The oldest of Czech chronicles did mention Polish captives in the kingdom, the father of our first chronicle-writer, Cosmas, supposedly one of them. A daughter of the Polish king of the period married the first Czech to be crowned king and so became the first Czech queen in 1062.
The court of the Czech king towards the end of 1290s offered an interesting sight. The chronicle of Zbraslav reports, that there were numerous monks and guests came from Russia, Hungary and other Slavic lands, causing some confusion with their long beards and Slavic- language ordinances, while the official language for such occasions at the time was Latin.
During the rule of the House of Luxembourg (1308- 1442) the Polish and Hungarian nobles and even rulers visited the court on numerous occasions. The reasons were often practical, in pursuit of marriage for example, as in the case of the king Casimir the Great in the 1340s. His daughter Jadwiga later founded a college at the Prague (Charles) University, a department for the Latvian students, who did not turn up in substantial numbers and the college was used mainly by less wealthy Czech students.
In order to stay with substantial testimonies of Prague we better move on to the 17th Century, when Francis II Rákóczi spent years on studies in the city. The Hungarian prince and later a leader of an Anti- Habsbourg uprising- and a man considered national hero in Hungary, studied philosophy and paid a lot of attention to Prague social life. His notes are critical of the University teaching system and present Prague as a city of wild night life.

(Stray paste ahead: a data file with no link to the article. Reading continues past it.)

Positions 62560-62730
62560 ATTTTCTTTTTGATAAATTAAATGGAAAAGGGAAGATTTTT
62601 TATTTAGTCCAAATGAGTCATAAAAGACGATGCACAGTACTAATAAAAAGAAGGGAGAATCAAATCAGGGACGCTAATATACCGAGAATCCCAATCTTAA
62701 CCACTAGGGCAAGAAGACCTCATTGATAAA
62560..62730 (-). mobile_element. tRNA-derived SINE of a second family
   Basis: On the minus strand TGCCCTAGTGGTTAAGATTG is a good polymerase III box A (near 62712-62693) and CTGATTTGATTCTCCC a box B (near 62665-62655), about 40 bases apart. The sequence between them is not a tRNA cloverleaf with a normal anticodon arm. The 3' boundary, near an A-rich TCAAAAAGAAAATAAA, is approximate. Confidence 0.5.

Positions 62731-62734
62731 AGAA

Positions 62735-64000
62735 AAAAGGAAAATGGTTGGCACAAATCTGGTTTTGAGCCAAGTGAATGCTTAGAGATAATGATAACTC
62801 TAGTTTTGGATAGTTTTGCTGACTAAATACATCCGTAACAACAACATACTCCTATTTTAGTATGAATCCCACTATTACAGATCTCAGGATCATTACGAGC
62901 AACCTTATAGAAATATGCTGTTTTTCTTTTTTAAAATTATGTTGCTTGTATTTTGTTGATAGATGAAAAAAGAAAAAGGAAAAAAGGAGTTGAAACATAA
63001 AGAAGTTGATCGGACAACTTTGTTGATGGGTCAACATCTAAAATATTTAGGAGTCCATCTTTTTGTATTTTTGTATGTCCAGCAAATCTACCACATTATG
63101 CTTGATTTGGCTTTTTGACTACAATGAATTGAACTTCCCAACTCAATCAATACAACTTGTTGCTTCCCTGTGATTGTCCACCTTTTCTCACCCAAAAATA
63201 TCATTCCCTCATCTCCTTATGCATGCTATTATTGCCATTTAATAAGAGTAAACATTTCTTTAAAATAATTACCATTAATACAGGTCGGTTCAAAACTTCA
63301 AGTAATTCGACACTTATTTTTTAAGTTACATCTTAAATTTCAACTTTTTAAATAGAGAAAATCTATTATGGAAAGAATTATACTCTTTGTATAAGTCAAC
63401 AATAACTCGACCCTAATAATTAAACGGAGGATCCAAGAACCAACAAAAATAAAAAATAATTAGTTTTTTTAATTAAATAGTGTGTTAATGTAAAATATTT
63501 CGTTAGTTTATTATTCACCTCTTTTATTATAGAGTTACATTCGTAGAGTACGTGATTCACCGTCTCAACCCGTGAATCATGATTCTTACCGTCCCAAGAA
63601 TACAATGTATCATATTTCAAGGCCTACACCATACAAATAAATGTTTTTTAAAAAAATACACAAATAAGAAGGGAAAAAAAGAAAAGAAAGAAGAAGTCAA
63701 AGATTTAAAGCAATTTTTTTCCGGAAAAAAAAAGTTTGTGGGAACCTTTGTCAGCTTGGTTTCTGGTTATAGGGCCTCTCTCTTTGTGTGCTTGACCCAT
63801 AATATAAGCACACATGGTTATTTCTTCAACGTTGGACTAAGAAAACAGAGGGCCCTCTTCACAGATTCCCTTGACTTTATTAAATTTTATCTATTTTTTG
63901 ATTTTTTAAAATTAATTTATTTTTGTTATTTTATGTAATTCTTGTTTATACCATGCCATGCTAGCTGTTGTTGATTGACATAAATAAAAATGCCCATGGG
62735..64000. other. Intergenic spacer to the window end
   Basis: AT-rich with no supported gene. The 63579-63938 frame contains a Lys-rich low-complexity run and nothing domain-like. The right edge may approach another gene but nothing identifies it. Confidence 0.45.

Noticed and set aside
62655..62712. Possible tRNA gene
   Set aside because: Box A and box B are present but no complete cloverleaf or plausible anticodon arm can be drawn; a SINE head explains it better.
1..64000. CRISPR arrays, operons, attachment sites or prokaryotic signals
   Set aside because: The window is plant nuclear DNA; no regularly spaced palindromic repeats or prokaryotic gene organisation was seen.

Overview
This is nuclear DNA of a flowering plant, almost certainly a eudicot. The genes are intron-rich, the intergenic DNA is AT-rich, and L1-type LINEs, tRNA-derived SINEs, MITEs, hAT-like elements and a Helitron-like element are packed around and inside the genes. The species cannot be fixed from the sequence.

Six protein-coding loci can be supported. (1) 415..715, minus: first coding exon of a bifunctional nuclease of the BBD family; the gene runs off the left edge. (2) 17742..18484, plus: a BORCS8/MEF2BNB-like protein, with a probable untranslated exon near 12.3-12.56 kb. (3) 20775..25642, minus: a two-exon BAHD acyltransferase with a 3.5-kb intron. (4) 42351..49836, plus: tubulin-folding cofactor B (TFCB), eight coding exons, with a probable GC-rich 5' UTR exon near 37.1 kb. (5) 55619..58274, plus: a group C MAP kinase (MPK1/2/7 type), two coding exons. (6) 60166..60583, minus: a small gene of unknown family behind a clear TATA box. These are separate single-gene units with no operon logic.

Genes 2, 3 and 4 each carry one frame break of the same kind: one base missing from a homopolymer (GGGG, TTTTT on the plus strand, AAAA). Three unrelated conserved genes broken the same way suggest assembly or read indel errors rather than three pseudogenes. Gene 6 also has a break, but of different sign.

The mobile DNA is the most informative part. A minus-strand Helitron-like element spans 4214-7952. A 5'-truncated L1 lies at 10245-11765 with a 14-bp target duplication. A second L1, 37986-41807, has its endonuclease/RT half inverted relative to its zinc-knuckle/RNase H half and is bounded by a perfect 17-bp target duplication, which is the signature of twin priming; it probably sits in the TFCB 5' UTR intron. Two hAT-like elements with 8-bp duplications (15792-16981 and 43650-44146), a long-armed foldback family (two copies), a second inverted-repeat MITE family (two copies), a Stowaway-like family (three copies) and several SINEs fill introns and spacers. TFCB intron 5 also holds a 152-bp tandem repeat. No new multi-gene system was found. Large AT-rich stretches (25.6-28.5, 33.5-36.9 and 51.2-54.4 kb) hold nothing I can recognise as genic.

A grave situation occurred in 1741 as German and Polish forces attacked the city. It was, needed to say, mainly the Saxon army. There was less of a battle than of a skirmish at the Vysehrad, by the parts of the city fortifications still to be seen today.
A testimony worth mention remained after Countess Golicyn (1766- 1821), a visitor from Russia when she belonged to the favorites of Catherine the Great. She mainly recalled Prague’s gothic character and the spectacle of the Saint John of Nepomuk celebrations. During a 1835 visit, another Russian noblewoman thought Prague resembled old Italian cities. Admiring in general, she only criticized the city’s dressing fashion, supposedly inferior to similar customs in Vienna. Of the notorious 19th Century Russian figures, one of the fathers of anarchism, Mikhail Bakunin paid several visits to the Czech patriots and, more notably, Peter Ilyich Tchaikovsky made a great impression on the Prague audience in 1888.
Sep 28, 10:01 (Filed under: Chapters from history )